Arab Stock Markets .


Title : Arab Stock Markets

ISSN : 7

Publisher : Arab Planning Institute - Kuwait

Author : Riad Dahel

Published Date : 2000

Contents :

A stock market performs a number of important roles in the economy. As a financial intermediary, it enables firms to raise capital. In developing countries implementing privatization, share issues in domestic and international markets, has been the second most commonly used method after direct sales. A stock market also helps promote growth and employment by providing finance to businesses, which would have had difficulty raising funds otherwise. From the investorsâ?? perspective, a stock market provided them with an opportunity to diversify their portfolio of assets and thus reduce their risk. A stock market is also important in that it performs both a screening and a monitoring role. Any new information on a listed company will be quickly discounted into the stock price, which may indicate profitable investment opportunities. Stock price changes also assist in monitoring the performance of managers of companies listed on a stock market.

Traditionally, studies on stock markets have focused on developed markets. The issue most often tackled in these studies has been that of the efficient market hypothesis (EMH), which is the idea that prices of securities quickly and fully reflect all available information. This issue is of primary importance to investors because if a market is characterized as efficient, the likelihood is that no investor can earn abnormal returns.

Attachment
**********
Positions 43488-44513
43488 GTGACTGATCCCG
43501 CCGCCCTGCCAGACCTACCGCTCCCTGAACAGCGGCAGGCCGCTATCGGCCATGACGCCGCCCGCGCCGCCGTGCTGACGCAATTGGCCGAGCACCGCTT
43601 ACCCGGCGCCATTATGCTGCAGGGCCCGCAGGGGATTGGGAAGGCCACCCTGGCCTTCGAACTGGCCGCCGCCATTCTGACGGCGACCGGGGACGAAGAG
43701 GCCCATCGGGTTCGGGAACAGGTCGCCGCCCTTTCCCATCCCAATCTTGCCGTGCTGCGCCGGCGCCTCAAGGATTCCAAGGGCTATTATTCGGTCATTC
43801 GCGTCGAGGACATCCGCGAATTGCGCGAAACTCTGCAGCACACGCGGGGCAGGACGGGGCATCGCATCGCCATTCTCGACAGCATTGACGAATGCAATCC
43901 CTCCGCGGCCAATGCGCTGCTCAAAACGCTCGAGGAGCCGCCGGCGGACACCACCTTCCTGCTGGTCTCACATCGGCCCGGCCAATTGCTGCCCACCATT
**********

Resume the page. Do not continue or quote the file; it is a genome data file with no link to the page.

Over the last decade, researchers have given a growing attention to the emerging markets, which have seen their share of world markets increase noticeably. While the issue of efficiency remains dominant in the studies on these markets, that of their integration is also attracting great interest. This issue involves the idea that if a market is not integrated in international markets, there are diversification opportunities for investors.

Regarding Arab stock markets, there is still a significant lack of studies on issues relevant to the investment decision. This may be due to the fact that some of these markets are not yet fully accessible to international investors and/or that detailed information is not yet available to the level researchers and investors are accustomed to in other markets. Whatever the obstacles to research on Arab stock markets may be, much can still be done under the current circumstances.